Though I’m not necessarily a big drinker, I have learned over the past decade or so to appreciate the craftsmanship and chemistry that goes into producing various types of liquors and beers.

Years ago, I was fortunate enough to be asked to write a series of articles for Let’s Go in which I wrote each week about one of the new (at that time) craft beer breweries that were opening up. Having never been a beer fan at all, I emerged from that experience a craft beer aficionado.

When I tour liquor distilleries, many times, the result is the same. The Wicked Dolphin Distillery in Cape Coral has now made me a rum fan.

Not that far from Southwest Florida’s sugarcane fields, this family-run distillery makes handcrafted rum in a 750-gallon copper pot still (named Harriett), using 100% Florida sugar and other natural, local ingredients. As I learned on one of the Wicked Dolphin tours, that process and the quality of the ingredients make all the difference in the taste of the product.

With about 40 people on my free tour, it was more crowded than any of the other brewery/distillery tours I’ve attended, but Assistant Distiller Paul Cottrell didn’t have a problem keeping the crowd engaged. He started out with an explanation of the full line of Wicked Dolphin products, which included many different flavors of rum, two “Rumshine” types and even one vodka.

While Paul cracked jokes and kept the crowd laughing, he also doled out a lot of information: The Wicked Dolphin goes through more than 30,000 gallows of clean, filtered water a week to make their products; they use eight to 10 tons of sugar in a month; and they put their rum through a total of nine distillations in the process, to make a cleaner, clearer rum.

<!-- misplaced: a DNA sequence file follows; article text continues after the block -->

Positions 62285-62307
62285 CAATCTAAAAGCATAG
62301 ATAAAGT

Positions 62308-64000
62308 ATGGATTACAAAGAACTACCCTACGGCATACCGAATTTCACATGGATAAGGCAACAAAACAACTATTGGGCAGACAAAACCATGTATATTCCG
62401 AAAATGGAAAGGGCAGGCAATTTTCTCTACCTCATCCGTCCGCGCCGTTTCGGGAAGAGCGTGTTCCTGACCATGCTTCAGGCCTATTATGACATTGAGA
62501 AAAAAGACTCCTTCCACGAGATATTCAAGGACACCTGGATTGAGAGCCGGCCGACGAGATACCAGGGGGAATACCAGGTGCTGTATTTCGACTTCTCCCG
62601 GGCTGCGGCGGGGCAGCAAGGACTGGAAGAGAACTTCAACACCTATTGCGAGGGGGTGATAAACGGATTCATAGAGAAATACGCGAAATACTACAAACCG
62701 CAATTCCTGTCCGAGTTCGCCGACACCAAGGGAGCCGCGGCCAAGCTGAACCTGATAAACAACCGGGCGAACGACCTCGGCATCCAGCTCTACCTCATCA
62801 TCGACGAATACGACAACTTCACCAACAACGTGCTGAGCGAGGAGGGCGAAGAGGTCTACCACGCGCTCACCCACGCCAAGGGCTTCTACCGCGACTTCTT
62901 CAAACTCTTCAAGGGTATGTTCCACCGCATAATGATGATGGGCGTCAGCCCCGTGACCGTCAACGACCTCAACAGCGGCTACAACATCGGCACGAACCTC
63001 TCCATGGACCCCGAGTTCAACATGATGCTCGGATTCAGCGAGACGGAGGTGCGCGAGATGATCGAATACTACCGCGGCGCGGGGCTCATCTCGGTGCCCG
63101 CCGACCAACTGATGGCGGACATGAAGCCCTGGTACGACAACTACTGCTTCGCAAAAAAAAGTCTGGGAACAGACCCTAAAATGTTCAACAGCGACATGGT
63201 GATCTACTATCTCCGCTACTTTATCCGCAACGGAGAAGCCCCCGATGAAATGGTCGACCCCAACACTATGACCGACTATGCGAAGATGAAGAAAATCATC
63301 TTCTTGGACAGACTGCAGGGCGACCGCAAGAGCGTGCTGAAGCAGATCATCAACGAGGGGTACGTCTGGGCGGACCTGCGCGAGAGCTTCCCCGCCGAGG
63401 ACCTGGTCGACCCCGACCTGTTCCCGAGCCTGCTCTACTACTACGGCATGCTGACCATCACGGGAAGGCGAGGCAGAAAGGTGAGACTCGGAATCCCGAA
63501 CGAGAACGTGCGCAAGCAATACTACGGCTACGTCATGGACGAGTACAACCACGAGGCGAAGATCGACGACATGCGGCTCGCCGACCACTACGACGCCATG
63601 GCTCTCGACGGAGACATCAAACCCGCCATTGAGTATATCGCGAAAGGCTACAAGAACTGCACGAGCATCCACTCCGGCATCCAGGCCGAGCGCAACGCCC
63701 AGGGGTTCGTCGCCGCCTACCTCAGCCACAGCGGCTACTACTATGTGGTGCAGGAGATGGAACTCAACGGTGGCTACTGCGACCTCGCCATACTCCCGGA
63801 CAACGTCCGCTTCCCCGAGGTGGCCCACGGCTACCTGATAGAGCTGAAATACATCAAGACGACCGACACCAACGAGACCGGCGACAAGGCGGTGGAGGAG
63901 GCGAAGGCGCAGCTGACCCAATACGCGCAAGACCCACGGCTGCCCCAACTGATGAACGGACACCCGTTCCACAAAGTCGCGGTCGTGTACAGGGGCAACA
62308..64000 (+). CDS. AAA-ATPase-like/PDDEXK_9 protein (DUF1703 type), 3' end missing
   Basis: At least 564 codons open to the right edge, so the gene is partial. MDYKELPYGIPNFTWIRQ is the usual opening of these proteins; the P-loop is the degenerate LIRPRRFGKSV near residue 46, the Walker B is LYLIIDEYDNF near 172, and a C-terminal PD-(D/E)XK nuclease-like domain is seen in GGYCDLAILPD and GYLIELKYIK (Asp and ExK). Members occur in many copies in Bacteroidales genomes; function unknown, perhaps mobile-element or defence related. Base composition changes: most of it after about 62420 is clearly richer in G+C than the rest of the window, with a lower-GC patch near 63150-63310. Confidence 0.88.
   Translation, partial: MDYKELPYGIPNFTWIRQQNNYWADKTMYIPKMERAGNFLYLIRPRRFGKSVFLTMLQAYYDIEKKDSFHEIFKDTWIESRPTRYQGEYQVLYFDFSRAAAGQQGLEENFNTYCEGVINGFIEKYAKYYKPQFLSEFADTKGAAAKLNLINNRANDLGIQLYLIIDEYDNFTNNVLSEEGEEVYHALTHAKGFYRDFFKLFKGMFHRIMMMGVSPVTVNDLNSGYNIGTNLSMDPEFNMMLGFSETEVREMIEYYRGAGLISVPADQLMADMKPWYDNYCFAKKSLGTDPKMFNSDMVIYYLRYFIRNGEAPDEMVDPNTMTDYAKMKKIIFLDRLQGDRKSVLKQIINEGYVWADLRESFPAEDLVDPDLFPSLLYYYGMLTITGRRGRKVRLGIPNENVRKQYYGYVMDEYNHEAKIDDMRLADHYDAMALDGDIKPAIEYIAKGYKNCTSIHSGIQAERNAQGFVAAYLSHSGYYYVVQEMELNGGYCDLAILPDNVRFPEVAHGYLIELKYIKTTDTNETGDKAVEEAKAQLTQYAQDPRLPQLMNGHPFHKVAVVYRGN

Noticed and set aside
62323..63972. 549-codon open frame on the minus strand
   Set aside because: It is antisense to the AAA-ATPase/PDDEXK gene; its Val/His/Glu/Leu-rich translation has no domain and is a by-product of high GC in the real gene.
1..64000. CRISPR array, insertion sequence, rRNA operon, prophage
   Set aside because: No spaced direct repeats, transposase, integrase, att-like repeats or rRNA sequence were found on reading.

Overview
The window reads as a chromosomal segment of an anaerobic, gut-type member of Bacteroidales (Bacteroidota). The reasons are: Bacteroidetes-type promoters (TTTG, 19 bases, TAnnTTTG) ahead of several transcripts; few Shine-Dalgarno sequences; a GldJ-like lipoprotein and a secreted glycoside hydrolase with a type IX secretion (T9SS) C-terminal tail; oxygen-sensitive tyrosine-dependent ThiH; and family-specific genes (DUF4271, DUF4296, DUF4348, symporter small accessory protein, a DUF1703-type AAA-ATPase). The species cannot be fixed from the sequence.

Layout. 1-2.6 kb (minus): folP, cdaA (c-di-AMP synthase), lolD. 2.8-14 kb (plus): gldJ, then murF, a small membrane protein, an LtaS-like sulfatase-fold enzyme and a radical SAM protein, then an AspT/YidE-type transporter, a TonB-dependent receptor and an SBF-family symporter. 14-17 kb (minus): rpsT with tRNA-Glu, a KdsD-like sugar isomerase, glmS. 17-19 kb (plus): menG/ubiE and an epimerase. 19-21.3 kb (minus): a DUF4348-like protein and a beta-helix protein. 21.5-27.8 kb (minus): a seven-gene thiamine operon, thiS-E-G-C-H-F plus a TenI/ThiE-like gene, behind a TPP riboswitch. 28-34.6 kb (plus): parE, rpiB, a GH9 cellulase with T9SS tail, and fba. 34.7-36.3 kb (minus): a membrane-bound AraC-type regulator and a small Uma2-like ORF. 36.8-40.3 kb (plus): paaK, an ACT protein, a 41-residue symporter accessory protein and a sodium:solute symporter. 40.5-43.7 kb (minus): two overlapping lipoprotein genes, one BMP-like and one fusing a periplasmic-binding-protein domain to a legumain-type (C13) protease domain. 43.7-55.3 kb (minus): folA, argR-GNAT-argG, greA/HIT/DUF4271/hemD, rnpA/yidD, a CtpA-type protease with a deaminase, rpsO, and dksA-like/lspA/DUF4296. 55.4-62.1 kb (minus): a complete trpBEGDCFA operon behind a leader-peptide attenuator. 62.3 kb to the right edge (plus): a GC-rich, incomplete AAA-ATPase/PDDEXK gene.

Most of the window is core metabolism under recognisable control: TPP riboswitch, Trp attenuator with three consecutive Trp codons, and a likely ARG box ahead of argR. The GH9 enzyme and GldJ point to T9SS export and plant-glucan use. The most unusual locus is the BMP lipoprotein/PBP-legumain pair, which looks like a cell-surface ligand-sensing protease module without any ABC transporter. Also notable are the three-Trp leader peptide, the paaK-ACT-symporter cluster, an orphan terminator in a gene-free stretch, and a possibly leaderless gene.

As we made our way over to the equipment to learn about various stages of rum-making, Diane and Angela weaved through the crowd with trays of cocktails — coconut rum, pineapple juice and cranberry juice. I abstained, not because I was on the job, but because of this ridiculous diet I am on. Note to self, plan a cheat day when I visit an alcohol distillery in the future.

Anyway, our tour went from there to the barrel room, which held an impressive 160 barrels. Paul explained that the content of each of those barrels would result in 100 gallons of rum, which was a pretty amazing fact. Afterwards, we all filed into the tasting room, where Diana and Angela were waiting for us.

They gave us tiny little tastes of the Wicked Dolphin Pineapple and the Mango rums. I did partake of those (I said they were small!) and they tasted full of the flavor of the fruits they were made with, just delicious. After requesting a taste of the Vanilla rum, also tasty, I ended up buying a bottle to take home with me.

I won’t be on this diet forever, after all.

Debbie Flessner writes the Live Like a Tourist column for the Sun newspapers. You may contact her at


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